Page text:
Alec Hartill of Hartill Art Associates, Inc., Artstor, and the California Digital Library announced today that they had reached an agreement to collaborate on the archiving, digitization and distribution of approximately 20,000 high quality slides, created by both Alec and Marlene Hartill of Hartill Art Associates, Inc. over the past 26 years. The images reproduce architecture and the built environment from antiquity to the present, and include thousands of details of architectural sculpture, mosaics and stained glass. Under the agreement, the California Digital Library has purchased an archival set of the slides, which will be housed at one or more University of California campus libraries and made available for noncommercial educational and scholarly purposes. Artstor is digitizing those slides, and the digital images will be incorporated into noncommercial educational resources supported, respectively, by Artstor and the University of California.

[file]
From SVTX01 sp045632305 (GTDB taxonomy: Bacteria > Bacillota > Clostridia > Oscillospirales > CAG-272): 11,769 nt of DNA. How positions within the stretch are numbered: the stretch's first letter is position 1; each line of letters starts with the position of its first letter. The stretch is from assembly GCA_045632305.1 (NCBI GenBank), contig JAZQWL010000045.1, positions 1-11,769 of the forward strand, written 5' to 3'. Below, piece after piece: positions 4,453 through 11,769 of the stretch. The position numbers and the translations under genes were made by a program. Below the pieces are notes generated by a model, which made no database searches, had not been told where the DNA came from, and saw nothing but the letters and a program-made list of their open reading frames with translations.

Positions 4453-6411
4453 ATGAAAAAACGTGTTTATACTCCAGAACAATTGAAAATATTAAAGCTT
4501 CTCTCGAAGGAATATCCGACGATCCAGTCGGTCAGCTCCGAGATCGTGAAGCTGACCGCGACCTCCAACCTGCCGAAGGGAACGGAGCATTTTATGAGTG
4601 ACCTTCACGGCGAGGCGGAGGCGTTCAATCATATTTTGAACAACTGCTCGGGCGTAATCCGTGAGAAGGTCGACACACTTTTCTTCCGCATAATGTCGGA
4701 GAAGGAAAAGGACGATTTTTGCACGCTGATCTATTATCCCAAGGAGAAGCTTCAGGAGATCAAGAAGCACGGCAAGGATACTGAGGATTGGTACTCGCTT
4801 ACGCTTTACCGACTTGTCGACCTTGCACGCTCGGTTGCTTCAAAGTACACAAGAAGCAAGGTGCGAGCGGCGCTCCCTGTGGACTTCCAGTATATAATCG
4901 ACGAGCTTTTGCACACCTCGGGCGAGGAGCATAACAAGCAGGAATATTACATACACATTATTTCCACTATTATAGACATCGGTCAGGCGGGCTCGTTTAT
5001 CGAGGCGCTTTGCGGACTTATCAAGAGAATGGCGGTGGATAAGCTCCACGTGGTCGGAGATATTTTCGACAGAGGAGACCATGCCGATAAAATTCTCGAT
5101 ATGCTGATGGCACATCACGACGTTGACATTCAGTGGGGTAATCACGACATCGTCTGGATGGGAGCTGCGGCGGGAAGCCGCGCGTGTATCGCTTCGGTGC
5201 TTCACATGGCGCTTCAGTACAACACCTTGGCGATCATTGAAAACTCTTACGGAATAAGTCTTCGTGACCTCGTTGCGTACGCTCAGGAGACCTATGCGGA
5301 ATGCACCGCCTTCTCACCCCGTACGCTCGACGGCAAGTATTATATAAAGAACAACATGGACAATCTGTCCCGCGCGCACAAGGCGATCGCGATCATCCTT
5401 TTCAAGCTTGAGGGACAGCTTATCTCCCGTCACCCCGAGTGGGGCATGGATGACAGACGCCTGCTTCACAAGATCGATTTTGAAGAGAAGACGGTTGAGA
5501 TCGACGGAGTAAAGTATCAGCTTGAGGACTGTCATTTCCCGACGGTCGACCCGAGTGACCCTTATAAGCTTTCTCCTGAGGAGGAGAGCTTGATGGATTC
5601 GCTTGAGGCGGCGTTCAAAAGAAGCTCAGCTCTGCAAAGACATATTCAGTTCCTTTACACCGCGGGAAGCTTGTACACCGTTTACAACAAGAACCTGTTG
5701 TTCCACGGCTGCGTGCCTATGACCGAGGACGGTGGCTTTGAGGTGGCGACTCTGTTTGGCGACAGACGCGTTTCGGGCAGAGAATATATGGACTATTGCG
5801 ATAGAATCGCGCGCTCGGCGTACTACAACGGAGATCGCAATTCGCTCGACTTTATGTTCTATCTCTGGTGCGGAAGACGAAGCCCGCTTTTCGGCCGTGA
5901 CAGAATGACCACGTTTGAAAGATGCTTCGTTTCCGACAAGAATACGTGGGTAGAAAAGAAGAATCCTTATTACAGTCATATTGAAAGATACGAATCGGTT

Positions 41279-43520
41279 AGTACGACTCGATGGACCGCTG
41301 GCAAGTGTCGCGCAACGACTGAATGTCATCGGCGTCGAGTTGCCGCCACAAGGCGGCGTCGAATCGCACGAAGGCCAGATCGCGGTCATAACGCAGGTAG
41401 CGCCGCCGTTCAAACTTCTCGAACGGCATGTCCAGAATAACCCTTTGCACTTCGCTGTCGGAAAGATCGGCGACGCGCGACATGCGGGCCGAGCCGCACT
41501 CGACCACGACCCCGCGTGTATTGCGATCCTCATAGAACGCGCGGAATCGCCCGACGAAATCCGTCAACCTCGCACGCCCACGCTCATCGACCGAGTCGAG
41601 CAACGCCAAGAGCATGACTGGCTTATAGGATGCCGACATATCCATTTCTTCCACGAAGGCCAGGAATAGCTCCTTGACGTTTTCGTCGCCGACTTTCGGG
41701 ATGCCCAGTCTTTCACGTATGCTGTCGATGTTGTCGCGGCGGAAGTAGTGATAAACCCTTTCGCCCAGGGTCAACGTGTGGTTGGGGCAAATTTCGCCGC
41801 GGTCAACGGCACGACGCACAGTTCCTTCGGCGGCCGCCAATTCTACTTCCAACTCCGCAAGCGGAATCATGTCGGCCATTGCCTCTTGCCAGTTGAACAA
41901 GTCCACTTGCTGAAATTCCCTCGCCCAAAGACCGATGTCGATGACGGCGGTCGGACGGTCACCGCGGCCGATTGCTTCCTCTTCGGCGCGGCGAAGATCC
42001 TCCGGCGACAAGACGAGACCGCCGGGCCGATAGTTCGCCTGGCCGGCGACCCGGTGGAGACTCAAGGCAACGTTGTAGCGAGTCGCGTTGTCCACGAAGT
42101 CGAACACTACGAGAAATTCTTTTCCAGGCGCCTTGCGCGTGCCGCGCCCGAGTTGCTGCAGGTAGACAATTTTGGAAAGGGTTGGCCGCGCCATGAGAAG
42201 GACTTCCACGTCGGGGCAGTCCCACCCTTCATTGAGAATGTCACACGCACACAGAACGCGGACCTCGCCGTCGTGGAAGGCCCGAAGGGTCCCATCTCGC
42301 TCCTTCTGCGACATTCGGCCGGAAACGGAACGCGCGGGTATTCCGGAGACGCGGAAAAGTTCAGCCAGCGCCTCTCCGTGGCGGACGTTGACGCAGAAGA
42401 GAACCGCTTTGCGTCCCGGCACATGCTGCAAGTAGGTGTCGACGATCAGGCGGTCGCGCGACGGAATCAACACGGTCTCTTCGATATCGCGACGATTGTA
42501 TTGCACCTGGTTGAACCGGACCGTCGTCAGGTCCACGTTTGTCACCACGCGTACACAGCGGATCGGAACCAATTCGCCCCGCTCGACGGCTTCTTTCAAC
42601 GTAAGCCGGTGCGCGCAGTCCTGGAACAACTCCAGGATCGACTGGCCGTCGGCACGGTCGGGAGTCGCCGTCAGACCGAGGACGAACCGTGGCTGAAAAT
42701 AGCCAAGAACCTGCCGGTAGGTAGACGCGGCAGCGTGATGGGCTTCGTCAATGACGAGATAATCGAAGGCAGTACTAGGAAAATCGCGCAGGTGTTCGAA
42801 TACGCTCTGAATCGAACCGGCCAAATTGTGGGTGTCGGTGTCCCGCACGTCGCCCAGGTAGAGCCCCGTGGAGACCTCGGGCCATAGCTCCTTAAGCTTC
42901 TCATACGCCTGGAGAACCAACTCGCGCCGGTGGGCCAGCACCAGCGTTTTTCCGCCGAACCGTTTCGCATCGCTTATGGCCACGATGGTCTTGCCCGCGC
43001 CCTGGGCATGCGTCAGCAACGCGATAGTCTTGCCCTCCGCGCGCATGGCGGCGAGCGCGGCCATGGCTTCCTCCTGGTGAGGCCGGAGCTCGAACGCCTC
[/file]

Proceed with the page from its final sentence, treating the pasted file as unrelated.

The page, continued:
In reaching this agreement, Alec Hartill, Artstor, and the California Digital Library expressed their enthusiasm in collaborating to preserve this important educational resource and in using digital technologies to make it more broadly available for noncommercial pedagogical and scholarly purposes.

Artstor was created in 2001 as a nonprofit initiative of The Andrew W. Mellon Foundation, and is now an independent non-profit that seeks to make available a digital library of art images for noncommercial educational and scholarly uses. Alec Hartill will continue to license and sell sets of his slides and will license the digital images for noncommercial and commercial purposes.

The California Digital Library partners with the 10 UC campuses in a continuing commitment to apply innovative technology to managing scholarly information. Organizationally housed at the UC Office of the President in Oakland, CA, the CDL provides a centralized framework to efficiently share materials held by UC, to provide greater and easier access to digital content, and to join with researchers in developing new tools and innovations for scholarly communication.